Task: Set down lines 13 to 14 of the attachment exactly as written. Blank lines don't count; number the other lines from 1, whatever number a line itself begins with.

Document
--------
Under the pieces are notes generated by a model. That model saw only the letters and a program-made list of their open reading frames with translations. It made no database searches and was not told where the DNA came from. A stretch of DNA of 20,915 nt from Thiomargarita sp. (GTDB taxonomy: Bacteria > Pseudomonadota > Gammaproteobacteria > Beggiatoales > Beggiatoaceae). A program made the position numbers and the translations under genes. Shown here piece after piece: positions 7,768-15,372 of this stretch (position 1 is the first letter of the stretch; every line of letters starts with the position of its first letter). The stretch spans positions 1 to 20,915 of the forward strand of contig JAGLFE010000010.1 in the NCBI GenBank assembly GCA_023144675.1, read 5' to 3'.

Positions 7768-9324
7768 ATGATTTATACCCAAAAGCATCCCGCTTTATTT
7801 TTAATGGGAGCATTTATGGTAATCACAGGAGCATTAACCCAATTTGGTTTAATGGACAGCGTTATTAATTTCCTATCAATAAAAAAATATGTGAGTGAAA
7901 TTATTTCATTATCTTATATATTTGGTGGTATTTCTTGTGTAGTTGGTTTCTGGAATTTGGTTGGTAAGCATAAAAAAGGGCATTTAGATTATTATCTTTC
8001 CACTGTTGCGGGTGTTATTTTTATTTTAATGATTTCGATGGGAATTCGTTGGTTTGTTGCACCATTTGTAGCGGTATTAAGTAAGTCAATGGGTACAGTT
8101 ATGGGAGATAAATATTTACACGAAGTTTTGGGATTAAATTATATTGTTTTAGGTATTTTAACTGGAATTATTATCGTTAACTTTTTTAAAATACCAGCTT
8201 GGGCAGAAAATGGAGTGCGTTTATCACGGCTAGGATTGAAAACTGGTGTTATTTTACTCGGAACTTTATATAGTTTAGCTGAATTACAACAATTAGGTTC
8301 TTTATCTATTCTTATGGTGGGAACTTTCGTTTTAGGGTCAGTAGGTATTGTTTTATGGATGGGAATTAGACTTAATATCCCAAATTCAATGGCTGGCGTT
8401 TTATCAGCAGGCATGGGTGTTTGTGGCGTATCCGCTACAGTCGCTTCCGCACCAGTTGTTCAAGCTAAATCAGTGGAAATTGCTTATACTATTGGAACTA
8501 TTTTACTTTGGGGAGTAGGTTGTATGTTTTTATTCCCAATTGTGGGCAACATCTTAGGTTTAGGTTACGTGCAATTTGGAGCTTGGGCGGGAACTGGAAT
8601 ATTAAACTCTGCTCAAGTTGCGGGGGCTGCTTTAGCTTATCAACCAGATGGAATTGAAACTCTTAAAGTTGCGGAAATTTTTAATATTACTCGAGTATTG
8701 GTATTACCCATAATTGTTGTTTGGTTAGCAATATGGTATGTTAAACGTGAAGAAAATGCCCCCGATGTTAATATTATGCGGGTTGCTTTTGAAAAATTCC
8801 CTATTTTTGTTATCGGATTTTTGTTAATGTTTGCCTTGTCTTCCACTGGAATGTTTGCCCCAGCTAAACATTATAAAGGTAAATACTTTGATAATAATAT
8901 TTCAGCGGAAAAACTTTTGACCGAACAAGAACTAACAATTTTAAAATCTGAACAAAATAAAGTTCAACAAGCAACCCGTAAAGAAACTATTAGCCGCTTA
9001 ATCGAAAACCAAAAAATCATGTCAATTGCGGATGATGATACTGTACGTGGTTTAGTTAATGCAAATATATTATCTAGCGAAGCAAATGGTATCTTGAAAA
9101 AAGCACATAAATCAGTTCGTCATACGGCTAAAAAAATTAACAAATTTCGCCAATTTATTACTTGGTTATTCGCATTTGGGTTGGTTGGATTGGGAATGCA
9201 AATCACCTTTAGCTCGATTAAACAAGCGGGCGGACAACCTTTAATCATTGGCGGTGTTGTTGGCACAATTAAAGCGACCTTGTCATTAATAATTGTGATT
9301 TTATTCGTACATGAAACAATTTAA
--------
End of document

8701 GTATTACCCATAATTGTTGTTTGGTTAGCAATATGGTATGTTAAACGTGAAGAAAATGCCCCCGATGTTAATATTATGCGGGTTGCTTTTGAAAAATTCC
8801 CTATTTTTGTTATCGGATTTTTGTTAATGTTTGCCTTGTCTTCCACTGGAATGTTTGCCCCAGCTAAACATTATAAAGGTAAATACTTTGATAATAATAT